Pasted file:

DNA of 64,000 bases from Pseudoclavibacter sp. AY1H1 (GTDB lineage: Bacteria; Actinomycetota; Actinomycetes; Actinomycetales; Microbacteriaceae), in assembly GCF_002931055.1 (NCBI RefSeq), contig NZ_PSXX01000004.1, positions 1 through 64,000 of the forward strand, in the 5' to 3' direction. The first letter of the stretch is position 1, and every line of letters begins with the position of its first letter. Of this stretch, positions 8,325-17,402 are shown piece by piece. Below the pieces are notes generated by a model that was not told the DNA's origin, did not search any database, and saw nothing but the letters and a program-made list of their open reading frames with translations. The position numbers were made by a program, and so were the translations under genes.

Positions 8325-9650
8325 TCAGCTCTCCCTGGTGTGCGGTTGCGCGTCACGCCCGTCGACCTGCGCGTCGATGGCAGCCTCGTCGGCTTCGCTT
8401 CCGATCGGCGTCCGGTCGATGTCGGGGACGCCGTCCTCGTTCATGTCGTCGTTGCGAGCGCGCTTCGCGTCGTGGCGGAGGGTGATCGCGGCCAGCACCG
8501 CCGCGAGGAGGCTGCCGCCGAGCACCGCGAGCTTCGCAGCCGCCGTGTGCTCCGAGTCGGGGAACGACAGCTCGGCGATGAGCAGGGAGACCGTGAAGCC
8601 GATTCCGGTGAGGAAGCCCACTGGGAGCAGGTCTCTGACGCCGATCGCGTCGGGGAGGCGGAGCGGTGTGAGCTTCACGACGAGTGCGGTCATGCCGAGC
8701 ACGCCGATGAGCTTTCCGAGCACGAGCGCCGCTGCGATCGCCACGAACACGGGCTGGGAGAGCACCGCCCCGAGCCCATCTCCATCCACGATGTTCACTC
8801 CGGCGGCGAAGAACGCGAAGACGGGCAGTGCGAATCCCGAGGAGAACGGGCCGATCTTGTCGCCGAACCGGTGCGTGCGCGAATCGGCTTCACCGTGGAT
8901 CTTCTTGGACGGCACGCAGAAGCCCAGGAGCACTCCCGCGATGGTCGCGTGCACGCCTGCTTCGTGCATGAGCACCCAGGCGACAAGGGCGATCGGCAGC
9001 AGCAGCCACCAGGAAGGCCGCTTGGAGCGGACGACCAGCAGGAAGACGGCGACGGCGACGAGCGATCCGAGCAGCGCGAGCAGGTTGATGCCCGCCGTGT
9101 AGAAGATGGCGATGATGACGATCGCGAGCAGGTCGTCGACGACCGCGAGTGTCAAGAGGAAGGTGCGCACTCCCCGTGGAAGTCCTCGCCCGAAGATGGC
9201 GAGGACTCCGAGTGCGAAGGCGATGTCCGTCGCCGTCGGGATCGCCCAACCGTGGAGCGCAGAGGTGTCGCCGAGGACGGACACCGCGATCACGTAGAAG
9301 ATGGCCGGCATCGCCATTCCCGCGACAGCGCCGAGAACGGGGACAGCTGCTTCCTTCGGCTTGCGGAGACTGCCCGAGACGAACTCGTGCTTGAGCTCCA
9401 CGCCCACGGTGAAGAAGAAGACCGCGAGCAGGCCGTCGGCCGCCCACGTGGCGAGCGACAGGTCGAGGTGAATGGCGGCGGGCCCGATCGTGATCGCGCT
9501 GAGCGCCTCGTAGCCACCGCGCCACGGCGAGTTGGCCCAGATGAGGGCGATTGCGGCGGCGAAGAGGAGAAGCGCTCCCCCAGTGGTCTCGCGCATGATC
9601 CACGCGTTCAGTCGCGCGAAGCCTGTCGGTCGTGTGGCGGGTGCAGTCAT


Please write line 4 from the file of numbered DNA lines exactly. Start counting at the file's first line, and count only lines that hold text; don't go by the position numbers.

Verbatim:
8401 CCGATCGGCGTCCGGTCGATGTCGGGGACGCCGTCCTCGTTCATGTCGTCGTTGCGAGCGCGCTTCGCGTCGTGGCGGAGGGTGATCGCGGCCAGCACCG